Solvay plans Willow Island expansion
$70M investment, 30 to 40 jobs over three years
WILLOW ISLAND — Less than two years after completing a purchase of the Cytec facility on West Virginia 2, Solvay announced plans this week to double its production capacity.
The expansion, for which construction is planned to start in the next month or two, is expected to create 30 to 40 jobs in the next three years, said Jeff Maley, vice president of operations for Technology Solutions, part of the Solvay Group.
“We’re doing multiple expansions that will total about $70 million over the next two to three years, mainly to support our polymer additives line,” he said.
The Willow Island site was under consideration even before the purchase was completed and beat out other locations in Europe and China, Maley said.
“The pros of coming to Willow Island outweighed the pros of the other sites,” he said. “It was a better financial package by having the expansion here.”
Factors included the existing supply chain and financial incentives offered by both Pleasants County and the state of West Virginia, Maley said.
“We’re just tickled to death to even have them consider this site,” said Carl Guthrie, executive director of the Pleasants County Economic Development Authority.
The Willow Island site is the only place where Solvay produces its high molecular weight hindered amine light stabilizers (HALS), said David Fenton, Willow Island site manager. The products provide ultraviolet light stabilization, among other properties, to extend the life and performance of plastics in outdoor conditions and applications, according to a release from the company.
Solvay plans to build a second, fully independent high molecular weight HALS manufacturing unit at the site, the release says. It’s expected to be operational by mid-2019.
“As the leading global specialty HALS supplier, this investment is a commitment to our customers, giving them the peace of mind that comes with surety of supply and added confidence to continue to innovate new and novel solutions for their own customers,” Domenico Romanino, senior vice president, Additive Technologies, said in the release.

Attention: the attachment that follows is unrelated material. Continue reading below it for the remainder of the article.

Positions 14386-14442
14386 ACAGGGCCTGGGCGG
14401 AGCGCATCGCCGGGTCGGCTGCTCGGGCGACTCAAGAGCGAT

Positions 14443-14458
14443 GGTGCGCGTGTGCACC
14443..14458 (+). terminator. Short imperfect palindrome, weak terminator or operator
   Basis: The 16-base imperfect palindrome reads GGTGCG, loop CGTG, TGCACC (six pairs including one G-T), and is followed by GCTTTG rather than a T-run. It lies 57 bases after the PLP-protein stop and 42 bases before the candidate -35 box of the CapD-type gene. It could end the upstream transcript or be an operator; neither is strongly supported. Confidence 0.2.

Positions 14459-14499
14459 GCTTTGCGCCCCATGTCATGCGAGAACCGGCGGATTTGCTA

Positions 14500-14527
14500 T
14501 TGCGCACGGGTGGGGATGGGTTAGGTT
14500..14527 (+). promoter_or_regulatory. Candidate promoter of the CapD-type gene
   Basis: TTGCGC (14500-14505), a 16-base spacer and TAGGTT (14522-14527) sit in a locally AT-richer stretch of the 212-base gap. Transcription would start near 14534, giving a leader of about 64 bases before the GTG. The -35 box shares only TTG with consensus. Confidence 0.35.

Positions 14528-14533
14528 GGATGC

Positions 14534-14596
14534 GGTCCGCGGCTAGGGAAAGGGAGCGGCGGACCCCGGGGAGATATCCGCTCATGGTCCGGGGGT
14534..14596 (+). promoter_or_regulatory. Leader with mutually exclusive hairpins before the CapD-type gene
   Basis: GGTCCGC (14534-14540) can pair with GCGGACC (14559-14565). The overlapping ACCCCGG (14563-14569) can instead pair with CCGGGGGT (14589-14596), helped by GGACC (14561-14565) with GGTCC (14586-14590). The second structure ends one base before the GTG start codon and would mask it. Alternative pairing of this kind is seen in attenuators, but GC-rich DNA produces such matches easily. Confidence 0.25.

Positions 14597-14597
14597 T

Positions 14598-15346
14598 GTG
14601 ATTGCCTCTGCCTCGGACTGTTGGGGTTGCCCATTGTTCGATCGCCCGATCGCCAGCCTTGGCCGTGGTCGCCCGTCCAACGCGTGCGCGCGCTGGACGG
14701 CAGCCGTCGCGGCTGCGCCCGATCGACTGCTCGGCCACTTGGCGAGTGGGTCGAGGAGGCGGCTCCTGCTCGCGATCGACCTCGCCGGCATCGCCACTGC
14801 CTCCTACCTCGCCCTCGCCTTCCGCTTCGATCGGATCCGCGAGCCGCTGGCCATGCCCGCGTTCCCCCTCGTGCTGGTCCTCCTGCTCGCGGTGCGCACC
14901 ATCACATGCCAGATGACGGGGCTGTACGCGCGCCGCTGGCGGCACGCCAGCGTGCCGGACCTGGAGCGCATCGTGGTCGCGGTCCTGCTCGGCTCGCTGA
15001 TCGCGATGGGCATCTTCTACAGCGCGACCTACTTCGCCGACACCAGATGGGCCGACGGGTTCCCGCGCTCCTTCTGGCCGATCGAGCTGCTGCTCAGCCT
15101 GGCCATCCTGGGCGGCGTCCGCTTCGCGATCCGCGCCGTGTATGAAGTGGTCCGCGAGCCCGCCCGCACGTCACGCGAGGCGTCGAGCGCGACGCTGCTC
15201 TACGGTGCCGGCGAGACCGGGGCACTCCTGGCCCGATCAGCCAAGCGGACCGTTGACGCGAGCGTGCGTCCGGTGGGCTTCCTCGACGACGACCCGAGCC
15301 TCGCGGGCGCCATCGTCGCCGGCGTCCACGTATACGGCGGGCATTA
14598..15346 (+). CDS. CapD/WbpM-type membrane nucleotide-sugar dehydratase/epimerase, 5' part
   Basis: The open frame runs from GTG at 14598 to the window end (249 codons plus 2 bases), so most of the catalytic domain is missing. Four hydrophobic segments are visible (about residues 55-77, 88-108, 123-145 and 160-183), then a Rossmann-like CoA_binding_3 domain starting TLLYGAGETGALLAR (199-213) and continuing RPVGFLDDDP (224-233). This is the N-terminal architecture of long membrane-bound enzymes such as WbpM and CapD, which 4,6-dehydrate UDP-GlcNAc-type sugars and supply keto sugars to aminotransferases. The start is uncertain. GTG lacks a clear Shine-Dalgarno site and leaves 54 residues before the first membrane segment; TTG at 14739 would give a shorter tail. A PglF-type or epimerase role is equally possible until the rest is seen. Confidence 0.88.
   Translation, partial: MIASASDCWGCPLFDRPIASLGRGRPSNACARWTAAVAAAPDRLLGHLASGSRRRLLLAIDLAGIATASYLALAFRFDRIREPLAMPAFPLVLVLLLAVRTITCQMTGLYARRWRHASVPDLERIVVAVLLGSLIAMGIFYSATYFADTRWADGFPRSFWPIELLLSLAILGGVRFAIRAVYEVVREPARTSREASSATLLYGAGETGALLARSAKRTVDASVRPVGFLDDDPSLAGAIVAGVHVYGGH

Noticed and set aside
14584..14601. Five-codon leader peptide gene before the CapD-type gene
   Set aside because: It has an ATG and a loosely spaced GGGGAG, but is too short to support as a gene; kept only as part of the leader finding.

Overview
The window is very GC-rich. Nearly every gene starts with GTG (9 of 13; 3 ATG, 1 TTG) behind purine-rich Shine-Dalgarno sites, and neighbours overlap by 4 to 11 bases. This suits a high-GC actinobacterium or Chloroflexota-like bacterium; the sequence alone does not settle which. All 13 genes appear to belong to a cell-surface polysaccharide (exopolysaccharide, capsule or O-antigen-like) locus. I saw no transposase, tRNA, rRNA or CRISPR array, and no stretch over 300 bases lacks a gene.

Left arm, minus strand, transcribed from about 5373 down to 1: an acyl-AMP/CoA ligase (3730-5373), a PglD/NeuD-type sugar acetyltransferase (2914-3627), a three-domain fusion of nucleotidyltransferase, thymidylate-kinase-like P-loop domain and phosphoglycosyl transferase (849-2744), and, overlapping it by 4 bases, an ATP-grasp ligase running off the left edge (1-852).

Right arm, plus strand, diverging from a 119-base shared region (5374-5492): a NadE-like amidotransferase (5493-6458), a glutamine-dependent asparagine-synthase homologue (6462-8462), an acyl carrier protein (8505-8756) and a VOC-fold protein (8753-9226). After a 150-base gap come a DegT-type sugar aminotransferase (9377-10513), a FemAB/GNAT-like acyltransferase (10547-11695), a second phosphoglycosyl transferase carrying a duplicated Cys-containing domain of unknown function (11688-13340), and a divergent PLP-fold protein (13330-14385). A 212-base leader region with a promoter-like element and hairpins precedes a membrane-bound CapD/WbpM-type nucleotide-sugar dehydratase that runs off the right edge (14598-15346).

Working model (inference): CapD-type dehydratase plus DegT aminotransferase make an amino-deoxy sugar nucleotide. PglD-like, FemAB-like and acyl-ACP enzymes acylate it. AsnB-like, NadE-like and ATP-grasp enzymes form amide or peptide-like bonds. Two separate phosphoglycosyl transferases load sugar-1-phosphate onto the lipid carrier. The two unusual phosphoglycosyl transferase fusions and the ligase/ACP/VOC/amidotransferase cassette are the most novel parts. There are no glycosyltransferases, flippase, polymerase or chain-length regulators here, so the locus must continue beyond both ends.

It also provides some peace of mind for Pleasants County’s leaders and residents.
“We’re thrilled that they’re committed to us for the long term,” said Jody Murphy, executive director of the Pleasants Area Chamber of Commerce.
West Virginia Gov. Jim Justice said in the release that Solvay’s investment “sends a signal that West Virginia is a good place to do business.
“This achievement is the result of the outstanding teamwork between Solvay, our Development Office, the West Virginia Economic Development Authority, the Pleasants County Development Authority and the Pleasants County Commission,” Justice said. “We thank Solvay for their confidence in the Mountain State and the creation of additional jobs.”
Maley said the new jobs were already advertised and a hiring pool has been established.
The West Virginia Development Office assisted Solvay in seeking statutory tax credits for which it is eligible and has also committed training resources through the Governor’s Guaranteed Work Force Program, said Jordan H. Ferrell, director of accounts and client relations with the West Virginia Department of Commerce.
Details on the incentives Pleasants County offered were not available Tuesday.